In the meantime, I dutifully attended classes, did assignments, became grimly determined to finish everything, as I could already tell I did not want to get an incomplete and have to repeat anything.  A huge windstorm hit England, the stock market crashed, and my own grades were as ever okay, though I was, throughout this, against it too, beginning to find my voice. I wrote to The Journalist and reassured him that the music scene was not dull or boring, that often these seemingly blah times were proof that something was bubbling under, not visible but there.  Even in my perpetual grind I could sense it; I read about it enough in Melody Maker, and R.E.M.'s breakthrough was proof that a lot of people wanted something else.  (The Journalist was not shy about criticizing the UK charts, which is in part why I liked him.)  I had to have that belief to get through, through a period which I can still only remember in moments, flashes, as reality became increasingly unbearable, but inescapable.  Under such pressure, the real and true stand out, flawed as they can be, and perfection is too exhausting to pursue.  Such was my life, and I wonder now how many others were going through the near exact thing as me.  I could not see them at the time though I can now.     

Next up:  what is love? 

*I may as well say here I did get Control, and yet I am not sure if Michael felt any pressure to top it; considering he had to top Thriller, I'm sure he didn't think about it all that much.  But I do like Control more than Bad.

**I can only wonder what would have happened had Chuck D ever met Michael; it's kind of hard to imagine him listening to Yo! Bum Rush The Show, though Bad is not that far away from it, really.

***"I am, as always, overwhelmed with movie fantasies.  I think of that old stand-by, the star buildup where the camera wends its way through the crowded ballroom as the collectively murmured "Where is the Contessa?" plays on the lips of all assembled.  Finally the camera stops on a woman, facing the other way, her creamy nape and lush hair.  "Contessa," someone says.  She turns around - it's Her! - her first close-up.  "Yes?" she answers, unmindful of her own compelling presence." - David Rakoff, "In New England Everyone Calls You Dave," Fraud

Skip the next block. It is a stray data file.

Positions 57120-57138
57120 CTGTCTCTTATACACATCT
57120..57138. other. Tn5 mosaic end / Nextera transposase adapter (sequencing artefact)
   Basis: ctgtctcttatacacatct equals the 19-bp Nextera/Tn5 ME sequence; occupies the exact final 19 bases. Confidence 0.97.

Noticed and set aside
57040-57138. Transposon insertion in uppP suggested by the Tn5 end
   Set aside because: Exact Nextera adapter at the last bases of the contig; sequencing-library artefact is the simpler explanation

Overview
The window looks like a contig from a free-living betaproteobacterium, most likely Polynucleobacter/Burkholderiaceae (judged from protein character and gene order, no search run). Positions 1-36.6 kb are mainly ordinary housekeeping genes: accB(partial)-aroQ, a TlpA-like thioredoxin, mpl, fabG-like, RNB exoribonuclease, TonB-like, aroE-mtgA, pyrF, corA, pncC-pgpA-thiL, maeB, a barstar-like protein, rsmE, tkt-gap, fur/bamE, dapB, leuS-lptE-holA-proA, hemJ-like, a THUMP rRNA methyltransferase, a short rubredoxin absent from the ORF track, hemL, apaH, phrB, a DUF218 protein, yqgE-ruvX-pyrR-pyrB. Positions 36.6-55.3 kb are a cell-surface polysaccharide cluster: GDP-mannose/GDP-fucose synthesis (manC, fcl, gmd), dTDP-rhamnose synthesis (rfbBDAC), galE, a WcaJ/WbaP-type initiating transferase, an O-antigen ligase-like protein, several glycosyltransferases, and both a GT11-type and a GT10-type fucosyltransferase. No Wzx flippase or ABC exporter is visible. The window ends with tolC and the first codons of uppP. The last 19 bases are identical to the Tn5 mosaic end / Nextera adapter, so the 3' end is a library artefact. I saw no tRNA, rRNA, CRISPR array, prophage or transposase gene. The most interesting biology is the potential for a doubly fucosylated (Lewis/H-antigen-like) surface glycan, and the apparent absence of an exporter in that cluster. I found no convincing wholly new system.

****In an episode of Kojak, former captain Danny Thomas tries to prove he has authority by complaining about scrap paper he found in the wastebasket.  No one is impressed, just as I'm not impressed by Jackson's taking out his (justifiable) anger at the press on yet another fictional girl.

*****In the spring of 1988 I would visit the Vietnam Memorial in Washington D.C. listening to this song and began to cry at the line "all your fallen heroes."    

******Well-known kitchen god Alton Brown was the director of photography for this song's video, in which Michael Stipe doesn't dance at all, and gives no emotional clues to the song's meaning.

*******When Michael Jackson was preparing for the never-to-be series of London concerts, he was being given medicine that would help him with his insomnia by mimicing sleep, giving him the feeling of being refreshed and relaxed, and he did indeed sleep, but even had this been his only problem, he wouldn't have been able to continue for much longer, as what the body craves is actual sleep, not drug-induced fake sleep.  A body needs to recuperate and regenerate, and it can only do this with ...R.E.M. sleep, so the brain can fix itself up.  (No idea, by the way, if listening to R.E.M. would have prolonged Jackson's life, but who knows?)

Tuesday, 28 October 2014


(#351: 29 August 1987, 1 week)

Track listing: Women/Rocket/Animal/Love Bites/Pour Some Sugar On Me/Armageddon It/Gods Of War/Don’t Shoot Shotgun/Run Riot/Hysteria/Excitable/Love And Affection

The matey sleevenote repeatedly apologises to fans for having to wait four years for a follow-up to Pyromania. Reasons for this included drummer Rick Allen slamming his black Corvette into a wall of stone and losing his left arm, protracted and unsatisfactory studio sessions – reference is made to sixteen months’ worth of songs having been junked – which involved a tired Mutt Lange, then Jim Steinman (who wanted a straight rock ‘n’ roll album), then Lange’s engineer Nigel Green, and finally Lange again. Add to this the fact that Lange’s painstaking production required a Herculean amount of work to make it the pop-metal Thriller he intended the record to be – every instrument and voice recorded separately, instruments being fed through the Fairlight and even the Rockman amplifier that had been invented by Tom Scholz of Boston – and you may understand why the thing took so long to do.

Like Boston’s records, Hysteria bears the air of superreal rock, something which sounds like rock and a bit like pop but somehow seems to have evaded the touch of a human being. Given that Pyromania had only made it to #18 in 1983 Britain, and that its lead single “Photograph,” one of the greatest pop records of the eighties, stalled at #66, it is not unreasonable to imagine the band striving to make something that would break them in their own country.